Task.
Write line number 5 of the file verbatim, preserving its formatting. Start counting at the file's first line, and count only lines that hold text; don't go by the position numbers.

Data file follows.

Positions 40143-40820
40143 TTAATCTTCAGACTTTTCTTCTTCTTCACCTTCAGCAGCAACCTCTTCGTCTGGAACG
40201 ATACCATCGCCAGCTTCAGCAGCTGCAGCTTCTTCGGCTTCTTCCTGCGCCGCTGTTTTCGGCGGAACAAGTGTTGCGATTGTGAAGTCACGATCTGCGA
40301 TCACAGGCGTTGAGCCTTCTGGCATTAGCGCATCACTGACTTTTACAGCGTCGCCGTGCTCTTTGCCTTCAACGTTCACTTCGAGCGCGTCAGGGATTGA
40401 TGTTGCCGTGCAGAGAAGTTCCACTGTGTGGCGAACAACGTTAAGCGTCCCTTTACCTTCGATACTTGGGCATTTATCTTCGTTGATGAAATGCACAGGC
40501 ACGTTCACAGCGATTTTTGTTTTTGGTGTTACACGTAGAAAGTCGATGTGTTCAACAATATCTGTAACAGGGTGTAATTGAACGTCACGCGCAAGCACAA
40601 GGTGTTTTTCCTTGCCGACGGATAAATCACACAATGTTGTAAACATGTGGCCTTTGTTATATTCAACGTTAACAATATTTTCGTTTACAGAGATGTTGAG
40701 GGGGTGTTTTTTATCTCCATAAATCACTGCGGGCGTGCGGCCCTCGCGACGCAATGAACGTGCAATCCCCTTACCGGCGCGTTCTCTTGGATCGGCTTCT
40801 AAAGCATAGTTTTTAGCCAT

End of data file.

40401 TGTTGCCGTGCAGAGAAGTTCCACTGTGTGGCGAACAACGTTAAGCGTCCCTTTACCTTCGATACTTGGGCATTTATCTTCGTTGATGAAATGCACAGGC